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    A good effort, but I don’t find many of these to be counterintuitive the way the popular JavaScript one is. Could just be my familiarity with Python, though.

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      Well, the False ** False == True stuff did surprise me a bit, because I didn’t know that arithmetic functions worked on bools, and the Mixing numerical types part, but other than that it’s pretty obvious behaviors.

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        True and False mean 1 and 0, respectively. They were added to the language relatively late, after C-style integers-as-booleans had been established and was conventional. And by “mean”, I mean “are literally aliases for”, e.g.

        >>> True * 10

        Of course, that’s still worthy of a wat. Even more wat is that this is something they didn’t fix while breaking things for Python 3.

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          They aren’t literally aliases, no. The bools are different objects with different behavior from their similar integers; for example, they convert to strings differently:

          >>> (str(True), str(1))
          ('True', '1')

          They just convert to those integers for arithmetic.

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            It’s true that bools are not literally aliases of int 1 and 0, but it’s very close, and they don’t convert to them. They sort of literally are them.

            >>> True == 1 and True != 2  # True really is just "1"
            >>> ['a', 'b', 'c'][True]  # just 1..
            >>> True is 1  # but still short of an alias
            >>> True is True and 1 is 1  # python ints and bools are singletons
            >>> True.numerator  # wat
            >>> isinstance(True, bool)  # of course, but
            >>> isinstance(True, int)  # AHA!
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              Yes, but that’s not literally are them. :)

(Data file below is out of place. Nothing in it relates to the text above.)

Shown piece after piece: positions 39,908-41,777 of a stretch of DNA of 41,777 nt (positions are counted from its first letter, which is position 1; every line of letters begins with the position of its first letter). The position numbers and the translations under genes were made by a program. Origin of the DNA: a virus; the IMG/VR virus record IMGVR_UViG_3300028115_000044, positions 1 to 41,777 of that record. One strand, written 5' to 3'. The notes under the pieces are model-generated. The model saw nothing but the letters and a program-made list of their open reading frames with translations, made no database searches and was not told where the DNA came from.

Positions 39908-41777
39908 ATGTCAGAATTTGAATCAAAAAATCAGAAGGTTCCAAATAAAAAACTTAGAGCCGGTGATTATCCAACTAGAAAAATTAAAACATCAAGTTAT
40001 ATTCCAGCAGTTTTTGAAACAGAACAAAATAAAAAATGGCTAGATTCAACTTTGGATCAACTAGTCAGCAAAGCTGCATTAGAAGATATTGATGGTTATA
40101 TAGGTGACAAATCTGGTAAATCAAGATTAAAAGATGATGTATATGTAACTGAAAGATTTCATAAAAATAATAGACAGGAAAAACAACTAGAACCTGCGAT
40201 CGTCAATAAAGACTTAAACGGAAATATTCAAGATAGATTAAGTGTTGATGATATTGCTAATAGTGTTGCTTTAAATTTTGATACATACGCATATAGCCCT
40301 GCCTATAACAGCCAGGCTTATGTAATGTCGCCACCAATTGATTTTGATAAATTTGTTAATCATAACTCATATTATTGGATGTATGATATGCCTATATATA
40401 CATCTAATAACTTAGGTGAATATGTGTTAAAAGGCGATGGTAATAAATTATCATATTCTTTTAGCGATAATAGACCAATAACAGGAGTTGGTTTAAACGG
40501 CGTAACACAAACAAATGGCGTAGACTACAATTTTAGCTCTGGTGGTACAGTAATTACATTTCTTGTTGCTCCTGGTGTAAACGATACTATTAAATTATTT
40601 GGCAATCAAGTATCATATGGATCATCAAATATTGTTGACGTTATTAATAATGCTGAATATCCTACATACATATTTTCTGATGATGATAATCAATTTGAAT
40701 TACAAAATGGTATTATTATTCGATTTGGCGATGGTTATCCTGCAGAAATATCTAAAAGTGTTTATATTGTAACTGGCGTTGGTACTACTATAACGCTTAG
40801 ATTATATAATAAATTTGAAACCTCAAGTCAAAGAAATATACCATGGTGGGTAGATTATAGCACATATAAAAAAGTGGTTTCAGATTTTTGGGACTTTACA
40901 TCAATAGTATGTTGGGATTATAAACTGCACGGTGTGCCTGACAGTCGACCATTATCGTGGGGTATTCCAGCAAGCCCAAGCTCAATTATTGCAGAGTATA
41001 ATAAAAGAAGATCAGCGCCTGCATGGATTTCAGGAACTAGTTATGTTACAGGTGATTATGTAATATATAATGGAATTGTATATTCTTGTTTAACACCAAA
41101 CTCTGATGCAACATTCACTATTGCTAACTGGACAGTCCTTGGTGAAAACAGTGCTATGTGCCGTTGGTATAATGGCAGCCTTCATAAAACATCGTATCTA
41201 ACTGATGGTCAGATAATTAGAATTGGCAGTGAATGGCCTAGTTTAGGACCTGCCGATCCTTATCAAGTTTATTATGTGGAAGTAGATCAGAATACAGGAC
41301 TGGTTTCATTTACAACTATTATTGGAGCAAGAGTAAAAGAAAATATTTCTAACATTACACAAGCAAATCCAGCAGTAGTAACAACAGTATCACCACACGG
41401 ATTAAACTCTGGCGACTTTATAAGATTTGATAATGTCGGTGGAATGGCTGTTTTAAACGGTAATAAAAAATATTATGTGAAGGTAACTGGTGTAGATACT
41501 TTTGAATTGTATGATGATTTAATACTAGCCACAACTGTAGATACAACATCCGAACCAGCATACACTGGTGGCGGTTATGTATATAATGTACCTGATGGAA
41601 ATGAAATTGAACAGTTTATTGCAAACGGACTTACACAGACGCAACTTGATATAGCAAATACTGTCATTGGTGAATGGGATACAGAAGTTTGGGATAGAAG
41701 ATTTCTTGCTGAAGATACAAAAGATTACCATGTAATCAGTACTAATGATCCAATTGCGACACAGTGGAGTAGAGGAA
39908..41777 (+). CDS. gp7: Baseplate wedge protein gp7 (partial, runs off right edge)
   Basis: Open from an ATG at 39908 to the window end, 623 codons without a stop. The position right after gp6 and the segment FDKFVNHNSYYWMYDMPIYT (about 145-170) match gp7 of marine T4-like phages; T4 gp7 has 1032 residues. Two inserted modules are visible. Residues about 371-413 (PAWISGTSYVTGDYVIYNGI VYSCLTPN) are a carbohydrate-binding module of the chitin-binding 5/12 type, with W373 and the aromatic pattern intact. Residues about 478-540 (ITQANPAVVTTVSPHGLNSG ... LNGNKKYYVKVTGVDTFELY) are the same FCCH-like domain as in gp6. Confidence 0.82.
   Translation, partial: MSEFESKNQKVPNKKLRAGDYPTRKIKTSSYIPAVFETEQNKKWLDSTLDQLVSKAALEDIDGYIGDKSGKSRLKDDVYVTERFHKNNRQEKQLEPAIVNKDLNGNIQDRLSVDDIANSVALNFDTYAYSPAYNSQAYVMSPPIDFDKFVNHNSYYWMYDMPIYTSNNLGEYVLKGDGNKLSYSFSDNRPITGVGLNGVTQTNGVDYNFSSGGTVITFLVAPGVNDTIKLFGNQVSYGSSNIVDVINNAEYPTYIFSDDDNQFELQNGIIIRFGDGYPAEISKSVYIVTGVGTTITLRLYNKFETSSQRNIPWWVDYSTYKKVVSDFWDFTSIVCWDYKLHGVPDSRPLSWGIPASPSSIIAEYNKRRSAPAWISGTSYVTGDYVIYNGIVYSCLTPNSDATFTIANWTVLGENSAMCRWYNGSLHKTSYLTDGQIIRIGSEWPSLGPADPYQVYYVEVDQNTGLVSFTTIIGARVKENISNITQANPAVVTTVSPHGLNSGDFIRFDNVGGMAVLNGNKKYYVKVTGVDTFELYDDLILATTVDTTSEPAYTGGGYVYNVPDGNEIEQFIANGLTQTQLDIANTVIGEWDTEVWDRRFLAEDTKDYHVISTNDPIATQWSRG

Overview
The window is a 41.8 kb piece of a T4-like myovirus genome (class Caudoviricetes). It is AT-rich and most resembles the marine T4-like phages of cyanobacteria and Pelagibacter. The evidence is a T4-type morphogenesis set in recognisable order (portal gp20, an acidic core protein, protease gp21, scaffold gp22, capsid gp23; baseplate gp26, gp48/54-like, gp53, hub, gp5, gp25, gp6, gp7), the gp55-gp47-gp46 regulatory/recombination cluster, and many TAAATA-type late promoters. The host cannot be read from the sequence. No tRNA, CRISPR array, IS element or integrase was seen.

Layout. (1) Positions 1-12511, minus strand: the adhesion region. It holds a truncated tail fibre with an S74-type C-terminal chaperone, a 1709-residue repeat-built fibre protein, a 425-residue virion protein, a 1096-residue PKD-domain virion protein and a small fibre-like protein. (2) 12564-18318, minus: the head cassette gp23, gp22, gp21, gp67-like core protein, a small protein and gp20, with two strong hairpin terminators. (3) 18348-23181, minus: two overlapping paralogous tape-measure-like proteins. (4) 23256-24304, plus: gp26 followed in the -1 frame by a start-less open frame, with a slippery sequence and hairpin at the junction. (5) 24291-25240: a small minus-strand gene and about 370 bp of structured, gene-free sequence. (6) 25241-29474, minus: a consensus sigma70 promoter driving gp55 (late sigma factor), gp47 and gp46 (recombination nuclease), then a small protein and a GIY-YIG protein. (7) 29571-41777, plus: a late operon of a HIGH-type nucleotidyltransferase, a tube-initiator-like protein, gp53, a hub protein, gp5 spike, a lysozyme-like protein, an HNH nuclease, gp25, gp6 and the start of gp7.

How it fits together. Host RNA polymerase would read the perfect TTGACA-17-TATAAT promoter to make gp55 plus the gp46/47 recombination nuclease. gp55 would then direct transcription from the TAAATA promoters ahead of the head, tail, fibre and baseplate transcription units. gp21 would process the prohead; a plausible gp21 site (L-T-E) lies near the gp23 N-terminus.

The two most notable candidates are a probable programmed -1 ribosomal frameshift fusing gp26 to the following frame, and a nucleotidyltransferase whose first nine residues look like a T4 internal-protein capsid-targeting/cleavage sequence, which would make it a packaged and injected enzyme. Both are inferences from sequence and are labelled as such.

Also, Python ints aren’t singletons; it’s just that some of them are cached:

              >>> 10000 + 10000 is 20000
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        @journeysquid, a lot of them I could see being crazy looking if you were new to programming. After doing this for several years, though, most of these seem pretty logical to me.

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        '2' *  3

        It makes sense and it’s symmetrical. Much better than what many languages do.

        False ** False

        What else would you expect it to do?

        + 1.0

        This is simply due to floating point imprecision. I find the alternative behaviour more confusing:

        scala> 9007199254740992.0 == 9007199254740993L
        res6: Boolean = true

        I would like a language that didn’t expose floating-point by default, but that’s probably too much to ask.

        False == False in [False]

        What did you expect that to do? It’s not very readable, but I don’t think it’s a wat.

        1 ** -1

        It’s a dynamic language, it’s supposed to be able to do that kind of thing.


        Obviously correct behaviour.

        Every language has some wats. But I think you can legitimately compare the frequency, and I think Python on the whole does quite well.

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          What is going on in the extend example?